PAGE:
## [SOLVED] Scenegraph units and camera lens units

### [SOLVED] Scenegraph units and camera lens units

How do panda scenegraph units relate to camera lens units? I know the scenegraph is unitless (could be feet, meters, centimeters, whatever), but are the camera lens intrinsics always set in millimeters or should they be set in the same units as the world?

I'm setting up head tracking and want objects on the projection screen to appear the same size that they would be in the real world. I'm using this formula to do it:

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`d = tracked distance from head (eye) to screenh = height of screenfov = 2 * atan (h / 2d) `

with a screen height of 7.5 and standing at 5 feet away, that gives me an FOV of 1.287 or around 73 degrees.

I place the camera at (0,0,0) and draw a 1-unit cube at (0,5,0). Now, I'm not sure if that should be a 1 foot, or 1 meter, or 1 what cube, but it's enormous and fills the whole screen. Do I need to set those camera parameters in millimeters instead? And if so, should I be positioning objects in millimeters as well?

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Last edited by benchang on Fri Jul 20, 2012 8:21 pm, edited 1 time in total.

benchang

Posts: 195
Joined: Wed May 30, 2007 3:16 pm
Location: Troy, NY

Panda doesn't convert scene graph units to any other kind of units. The units mean whatever you decide them to mean.
rdb

Posts: 8547
Joined: Mon Dec 04, 2006 5:58 am
Location: Netherlands

Hmm... Where are you getting your cube? Is it a model made elsewhere? Can you check that it is in fact 1 Panda-unit along each side?
MWAHAHAHAHA!!!

*ahem*

Sorry.

Thaumaturge

Posts: 682
Joined: Sat Jun 07, 2008 6:34 pm
Location: Cape Town, South Africa

I made it in Maya. The vertices in the .egg go from -0.5 to .5 on each axis, so should be 1 unit, and there's no transform.
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`<Group> pCube1 {  <VertexPool> pCubeShape1.verts {    <Vertex> 0 {      -0.5 -0.5 0.5      <Normal> { 0 0 1 }      <RGBA> { 0.5 0.5 0.5 1 }    }    <Vertex> 1 {      0.5 -0.5 0.5      <Normal> { 0 0 1 }      <RGBA> { 0.5 0.5 0.5 1 }    }    <Vertex> 2 {      0.5 0.5 0.5      <Normal> { 0 0 1 }      <RGBA> { 0.5 0.5 0.5 1 }    }etc...`

So if the units are arbitrary and can mean anything, let's say I choose feet. So I have these parameters:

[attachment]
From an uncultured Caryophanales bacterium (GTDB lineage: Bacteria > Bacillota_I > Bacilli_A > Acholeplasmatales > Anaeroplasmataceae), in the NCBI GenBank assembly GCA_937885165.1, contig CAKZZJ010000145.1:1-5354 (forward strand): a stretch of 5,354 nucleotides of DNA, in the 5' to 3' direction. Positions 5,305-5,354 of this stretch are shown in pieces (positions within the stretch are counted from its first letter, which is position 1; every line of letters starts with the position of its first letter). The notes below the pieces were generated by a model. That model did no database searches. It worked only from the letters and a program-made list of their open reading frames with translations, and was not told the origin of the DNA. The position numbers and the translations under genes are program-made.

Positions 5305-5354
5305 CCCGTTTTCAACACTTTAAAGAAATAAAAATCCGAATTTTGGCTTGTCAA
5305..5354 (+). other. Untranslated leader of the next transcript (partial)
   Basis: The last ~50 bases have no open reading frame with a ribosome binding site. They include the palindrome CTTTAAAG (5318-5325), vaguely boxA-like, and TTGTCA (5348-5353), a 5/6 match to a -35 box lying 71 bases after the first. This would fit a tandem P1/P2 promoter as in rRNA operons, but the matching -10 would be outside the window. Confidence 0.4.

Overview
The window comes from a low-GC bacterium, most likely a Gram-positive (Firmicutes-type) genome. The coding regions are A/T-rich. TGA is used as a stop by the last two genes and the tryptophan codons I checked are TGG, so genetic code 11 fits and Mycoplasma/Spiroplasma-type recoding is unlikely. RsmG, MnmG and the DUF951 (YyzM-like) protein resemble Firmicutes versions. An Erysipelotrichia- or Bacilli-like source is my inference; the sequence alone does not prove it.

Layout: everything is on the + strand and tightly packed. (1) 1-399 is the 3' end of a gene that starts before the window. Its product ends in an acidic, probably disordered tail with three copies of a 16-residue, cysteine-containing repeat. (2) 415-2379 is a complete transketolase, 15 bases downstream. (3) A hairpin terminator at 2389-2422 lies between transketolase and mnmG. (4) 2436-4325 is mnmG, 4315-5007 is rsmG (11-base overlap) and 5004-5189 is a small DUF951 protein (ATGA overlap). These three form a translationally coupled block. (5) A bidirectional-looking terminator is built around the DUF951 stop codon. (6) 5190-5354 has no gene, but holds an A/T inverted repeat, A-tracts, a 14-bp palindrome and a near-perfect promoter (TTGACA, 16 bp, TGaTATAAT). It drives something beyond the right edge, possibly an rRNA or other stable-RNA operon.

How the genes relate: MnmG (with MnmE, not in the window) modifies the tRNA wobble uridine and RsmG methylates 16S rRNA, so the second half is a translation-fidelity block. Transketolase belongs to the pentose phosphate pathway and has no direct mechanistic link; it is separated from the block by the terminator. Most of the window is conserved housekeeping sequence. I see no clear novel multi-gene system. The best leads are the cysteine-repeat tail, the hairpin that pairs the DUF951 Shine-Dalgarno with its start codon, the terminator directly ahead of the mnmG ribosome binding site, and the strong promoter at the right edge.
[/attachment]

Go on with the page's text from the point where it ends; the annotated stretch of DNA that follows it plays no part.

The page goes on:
cube dimensions: 1' x 1' x 1'
screen dimensions: 10' wide x 7.5' high

let eye position be at the origin, standing at a distance of 5 feet from the screen.
so, screen position is (0,5,0)

place the cube at the center of the screen at zero parallax (0,5,0)

render in mono, so not dealing with interocular distance yet.

on the screen, the cube should appear to be the same size as a real 1' x 1' x 1' cube placed at the screen surface. Or, put another way, at 1024x768 it should be about 100 pixels wide. But it's ginormous and fills the entire screen.

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`cube=loader.loadModel("cube.egg")cube.setPos(0,5,0)d=5.0   # distance from eye to screenh=7.5   # height of screen fov=2 * math.atan ( h / (2*d))  # calculate field of viewbase.camLens.setFocalLength (d)base.camLens.setFov (fov)`

benchang

Posts: 195
Joined: Wed May 30, 2007 3:16 pm
Location: Troy, NY

I'm not sure that it's your problem, but a look at the documentation for "setFov" indicates that it sets the horizontal field of view, not the vertical. It appears that setting both horizontal and vertical fields of view is done by the use of one of two other versions of the method, which take a point or a pair of floats instead of a single float. Note that they are stated to change the aspect ratio (understandably, I feel).

On a related note, it appears that the calls to "setFocalLength" and "setFov" are redundant - the former is described as "an alternate way to specify field of view", I believe. (Whether it would act as you expect I do not know, my own knowledge of such things lacking a little there, I fear.)
MWAHAHAHAHA!!!

*ahem*

Sorry.

Thaumaturge

Posts: 682
Joined: Sat Jun 07, 2008 6:34 pm
Location: Cape Town, South Africa

so, um. radians to degrees. yup. solved.

benchang

Posts: 195
Joined: Wed May 30, 2007 3:16 pm
Location: Troy, NY